Fruit Bats: Echolocation
For the most part, my reviews have a certain "structure". I try to start off with something witty (perhaps due to my yearning to be just like Mark Twain when I eventually grow old). Then I often acknowledge the thoughts of the artist at hand, try to "get into their minds" as it were. Often times, I end up ranting about the CD at hand (sometimes good sometimes bad) in a very non-Twain-esque-kinda-way and end it off with another attempt at something somewhat intelligent, but most often it lies firmly in the pool of kitsch.
The point is, reviewing Echolocation by Chicago's Fruit Bats has changed my approach. Somehow, I enter this review a lot calmer and more serene after listening to this 2001 release. Its as though I've just taken a nice drive through the American landscape and Fruit Bats have been my soundtrack. With one foot in the deep swamp of Louisiana, one in the beat cafes of San Fransisco, one in the potato field of Idaho, one on the street corner of a busy Los Angeles city street, Fruit Bats provide an enormous landscape of sounds, noises, and instruments that wind their way through middle America as if it's the greatest place to be. Their songs make you stamp your feet, bop your head, and hug your girlfriend for no apparent reason. Little do they know (or perhaps care) of the lurking evils that the land of the brave has to offer; so there's Cancer Alley and prostitution in the streets; sure parking in San Fransisco can cost you 3 days salary; sure the potatoes might rot, but hell, they've got songs to play and places to be.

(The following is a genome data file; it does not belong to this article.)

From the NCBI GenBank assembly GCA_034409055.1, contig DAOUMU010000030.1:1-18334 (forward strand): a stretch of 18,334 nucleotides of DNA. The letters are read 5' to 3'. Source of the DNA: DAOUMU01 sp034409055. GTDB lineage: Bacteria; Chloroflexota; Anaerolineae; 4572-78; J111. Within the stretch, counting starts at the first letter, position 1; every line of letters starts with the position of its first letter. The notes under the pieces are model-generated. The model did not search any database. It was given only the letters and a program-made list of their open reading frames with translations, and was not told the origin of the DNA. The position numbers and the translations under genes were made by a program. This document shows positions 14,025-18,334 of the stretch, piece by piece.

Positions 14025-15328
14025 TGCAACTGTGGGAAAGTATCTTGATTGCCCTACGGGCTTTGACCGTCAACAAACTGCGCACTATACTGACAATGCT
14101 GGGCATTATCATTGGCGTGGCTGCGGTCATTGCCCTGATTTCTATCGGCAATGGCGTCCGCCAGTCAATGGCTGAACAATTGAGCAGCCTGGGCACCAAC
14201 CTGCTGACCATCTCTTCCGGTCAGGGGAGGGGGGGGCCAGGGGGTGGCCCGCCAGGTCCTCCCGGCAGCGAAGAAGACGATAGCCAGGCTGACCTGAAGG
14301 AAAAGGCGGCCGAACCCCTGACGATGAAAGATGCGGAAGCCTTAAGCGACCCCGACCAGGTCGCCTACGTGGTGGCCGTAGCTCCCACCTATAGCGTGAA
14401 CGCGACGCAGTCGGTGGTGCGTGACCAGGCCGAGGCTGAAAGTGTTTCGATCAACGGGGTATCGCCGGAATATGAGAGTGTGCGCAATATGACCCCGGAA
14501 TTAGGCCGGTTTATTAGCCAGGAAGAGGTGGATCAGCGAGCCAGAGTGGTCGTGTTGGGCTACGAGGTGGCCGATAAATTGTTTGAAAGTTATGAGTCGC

Echolocation is exactly what its title suggests: the mere echo of thousands of locations from across the American landscape. Fruit Bats first album is a genius delivery from an odd, yet fitting combination of Donovan, Muddy Waters, and Sonic Youth at their best.